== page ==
However Jillean Battle, chief deputy treasurer and general counsel of the state treasury, said that Munster schools default was not a failure of the state intercept. Munster failed to follow the protocol that would have triggered the state intervention. The trustee disregarded the requirements of the legal documents and did not notify the Treasurer of State or make a request for an intercept of the school's funds. "Had the district notified the Treasurer that a default was eminent we would have stepped in," said Battle.
The chair of the state Senate Appropriations Committee, Luke Kenley, R-Noblesville, said that the state isn't ready to forgive the school corporation's debt and it's not ready to give the district an infusion of cash.
"I don't think that's the source of their problem, just to throw more money at them," Kenley said. "I think they need to have a whole different management structure there. The recommendations of the emergency manager with respect to cutting the costs of operations and restructuring debt are very feasible. That is where we need to start."
Gary Mayor Karen Freeman-Wilson says the city got involved a little too late in efforts to get referendum to pass. The referendum failed by 322 votes, with less than 51% voting "no."
The referendum can pass if put to the ballot again "as long as the school corporation properly explains how the revenue will be used," Freeman-Wilson said.
"The challenge has been to get the school corporation to articulate the details to residents about what would be done with the revenue," she said. "Had they been able to provide not just details about what would happen to the referendum revenue but to also look at what the solution was going forward, given the size of the deficit, it would have been successful."
Freeman-Wilson said the school corporation still has several options to explore before opting for dissolution, a fix she believes wouldn't really work because neighboring school districts are also struggling financially. "You don't want to saddle them with additional financial challenges," she said.
Instead, like Kenley, she believes the district must first look at the debt reduction practices the state–appointed financial manager recommended in the September deficit elimination plan. She also advocates that the city's charter schools, which compete with public schools for state funding, share some of the costs.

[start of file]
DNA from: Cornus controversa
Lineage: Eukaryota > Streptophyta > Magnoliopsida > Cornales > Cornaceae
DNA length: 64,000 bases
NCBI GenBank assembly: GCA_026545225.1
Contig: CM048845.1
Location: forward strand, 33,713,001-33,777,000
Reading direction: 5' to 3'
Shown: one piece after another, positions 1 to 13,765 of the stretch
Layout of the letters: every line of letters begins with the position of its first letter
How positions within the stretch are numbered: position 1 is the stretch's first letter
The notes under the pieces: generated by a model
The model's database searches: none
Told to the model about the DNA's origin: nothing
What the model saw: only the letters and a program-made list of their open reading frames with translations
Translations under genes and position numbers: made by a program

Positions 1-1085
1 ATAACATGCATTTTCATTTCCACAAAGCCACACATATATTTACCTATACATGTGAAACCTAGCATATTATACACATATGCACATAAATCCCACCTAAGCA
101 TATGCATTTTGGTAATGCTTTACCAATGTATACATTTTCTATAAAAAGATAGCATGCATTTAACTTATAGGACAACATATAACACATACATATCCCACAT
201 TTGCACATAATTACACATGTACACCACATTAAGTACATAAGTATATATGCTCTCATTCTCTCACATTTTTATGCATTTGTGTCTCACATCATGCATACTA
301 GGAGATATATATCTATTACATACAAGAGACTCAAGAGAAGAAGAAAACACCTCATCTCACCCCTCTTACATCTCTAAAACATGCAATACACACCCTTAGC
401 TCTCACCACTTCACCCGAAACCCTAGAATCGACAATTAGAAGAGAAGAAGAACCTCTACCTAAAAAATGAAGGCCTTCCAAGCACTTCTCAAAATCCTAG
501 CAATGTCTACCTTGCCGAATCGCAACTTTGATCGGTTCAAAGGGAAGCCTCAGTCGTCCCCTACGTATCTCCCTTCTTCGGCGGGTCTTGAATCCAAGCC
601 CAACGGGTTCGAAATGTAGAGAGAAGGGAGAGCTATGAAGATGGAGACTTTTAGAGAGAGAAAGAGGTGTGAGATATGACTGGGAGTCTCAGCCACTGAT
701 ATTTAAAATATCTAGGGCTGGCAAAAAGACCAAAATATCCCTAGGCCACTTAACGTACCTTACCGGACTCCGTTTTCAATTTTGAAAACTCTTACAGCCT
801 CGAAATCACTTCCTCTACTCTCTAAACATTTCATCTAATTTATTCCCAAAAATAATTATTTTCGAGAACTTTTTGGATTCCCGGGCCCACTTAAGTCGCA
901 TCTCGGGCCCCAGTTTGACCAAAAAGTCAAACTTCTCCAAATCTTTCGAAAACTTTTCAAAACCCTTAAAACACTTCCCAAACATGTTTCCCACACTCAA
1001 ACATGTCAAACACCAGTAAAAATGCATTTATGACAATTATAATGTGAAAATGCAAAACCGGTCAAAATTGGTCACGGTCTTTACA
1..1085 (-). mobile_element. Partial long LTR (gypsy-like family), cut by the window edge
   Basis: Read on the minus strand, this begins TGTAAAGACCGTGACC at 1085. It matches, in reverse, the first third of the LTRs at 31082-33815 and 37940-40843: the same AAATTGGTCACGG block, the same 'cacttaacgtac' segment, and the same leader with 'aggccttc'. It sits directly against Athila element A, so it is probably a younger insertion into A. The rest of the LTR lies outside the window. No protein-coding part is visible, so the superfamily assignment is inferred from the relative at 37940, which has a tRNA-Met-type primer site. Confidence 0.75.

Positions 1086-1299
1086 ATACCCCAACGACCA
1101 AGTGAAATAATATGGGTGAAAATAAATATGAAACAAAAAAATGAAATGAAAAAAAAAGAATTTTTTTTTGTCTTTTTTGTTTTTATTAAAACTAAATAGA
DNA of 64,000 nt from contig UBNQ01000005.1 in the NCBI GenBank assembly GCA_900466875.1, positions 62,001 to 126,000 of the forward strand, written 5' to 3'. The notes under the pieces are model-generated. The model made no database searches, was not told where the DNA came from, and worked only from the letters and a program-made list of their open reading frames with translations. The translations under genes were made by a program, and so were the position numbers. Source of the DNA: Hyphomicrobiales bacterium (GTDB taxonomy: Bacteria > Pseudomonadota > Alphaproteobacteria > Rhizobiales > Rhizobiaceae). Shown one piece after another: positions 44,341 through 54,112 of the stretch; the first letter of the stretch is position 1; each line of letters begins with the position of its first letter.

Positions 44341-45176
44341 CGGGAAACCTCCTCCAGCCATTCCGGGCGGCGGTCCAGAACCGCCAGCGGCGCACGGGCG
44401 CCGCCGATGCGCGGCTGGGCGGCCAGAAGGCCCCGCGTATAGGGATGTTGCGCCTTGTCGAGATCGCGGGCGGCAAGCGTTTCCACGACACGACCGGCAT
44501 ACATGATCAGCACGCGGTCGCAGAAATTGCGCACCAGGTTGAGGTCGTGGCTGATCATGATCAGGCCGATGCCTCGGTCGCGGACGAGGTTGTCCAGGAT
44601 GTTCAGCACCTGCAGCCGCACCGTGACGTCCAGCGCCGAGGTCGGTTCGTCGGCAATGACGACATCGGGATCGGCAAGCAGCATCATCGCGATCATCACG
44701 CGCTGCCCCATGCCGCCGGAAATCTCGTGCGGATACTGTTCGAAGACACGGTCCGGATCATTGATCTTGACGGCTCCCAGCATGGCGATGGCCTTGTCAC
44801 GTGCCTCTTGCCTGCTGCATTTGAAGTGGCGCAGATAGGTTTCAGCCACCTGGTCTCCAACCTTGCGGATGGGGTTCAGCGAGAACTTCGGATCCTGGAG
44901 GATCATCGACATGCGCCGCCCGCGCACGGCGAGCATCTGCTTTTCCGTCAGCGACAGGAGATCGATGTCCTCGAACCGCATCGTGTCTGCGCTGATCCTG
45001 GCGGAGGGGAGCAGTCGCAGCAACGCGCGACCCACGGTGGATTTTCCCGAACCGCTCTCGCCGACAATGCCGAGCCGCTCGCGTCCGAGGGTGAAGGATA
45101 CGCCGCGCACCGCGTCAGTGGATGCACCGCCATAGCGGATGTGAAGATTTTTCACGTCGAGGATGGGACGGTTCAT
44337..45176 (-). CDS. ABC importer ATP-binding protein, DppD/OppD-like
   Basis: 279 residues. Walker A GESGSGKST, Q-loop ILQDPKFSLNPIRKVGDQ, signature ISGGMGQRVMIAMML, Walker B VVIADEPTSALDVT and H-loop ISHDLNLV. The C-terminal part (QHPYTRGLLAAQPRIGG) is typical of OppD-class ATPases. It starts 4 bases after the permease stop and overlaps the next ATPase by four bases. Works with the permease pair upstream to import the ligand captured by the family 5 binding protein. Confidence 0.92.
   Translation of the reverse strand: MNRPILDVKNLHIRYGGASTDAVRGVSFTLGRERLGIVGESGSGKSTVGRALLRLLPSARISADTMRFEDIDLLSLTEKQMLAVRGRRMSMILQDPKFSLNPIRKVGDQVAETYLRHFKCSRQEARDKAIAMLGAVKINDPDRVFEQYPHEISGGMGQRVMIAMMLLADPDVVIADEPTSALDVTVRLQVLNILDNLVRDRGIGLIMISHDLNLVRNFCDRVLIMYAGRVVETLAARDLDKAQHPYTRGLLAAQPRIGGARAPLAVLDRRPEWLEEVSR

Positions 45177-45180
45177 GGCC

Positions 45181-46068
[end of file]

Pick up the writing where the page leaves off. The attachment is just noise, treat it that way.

The city and school district is working with the Indiana General assembly to see if it can either get debt forgiveness or an infusion of revenue to help boost its funding. The General Assembly goes into session in January.
"Any long-term solution has to either be driven or at least have the support of the Indiana General Assembly as it relates to debt forgiveness, as it relates an infusion of dollars," Freeman-Wilson said. "The quandary that the school corporation has put itself in is due in large part to the change of the tax structure and school funding formula here in the state of Indiana."
Gary public schools have struggled since property tax caps were put in place in 2008 and Indiana legislators updated the state's school funding formula in 2015.
"With our dwindling student population and low property tax collection rate, the district has felt the impact of state policies implemented over several years and struggles with applying strategies and internal procedures required to operate more efficiently," said state Sen.-elect Eddie Melton, D-Merrillville, who will represent Gary.
The caps—which voters put into the Indiana Constitution—limit the total property taxes that homeowners, farmers and businesses must pay, which can in turn reduce revenue to all taxing units, including schools. Taxes can go above the caps only if the increases are approved in a referendum.
The General Assembly in 2008 also voted to eliminate property taxes as the revenue source for school district general funds. Instead the state funds costs of most day-to-day expenses and salaries with a 1 percentage point increase in the sales tax and money that had previously been used for property tax relief.
The Gary schools have also had to grapple with an enrollment decline and competition from the six charter schools that educate nearly half of the enrollment base.
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Corrected December 7, 2016 at 1:53PM: An earlier version of this story gave the wrong title for Jack Martin, and gave an inaccurate description of the events leading to a default by the Munster, Ind., school district.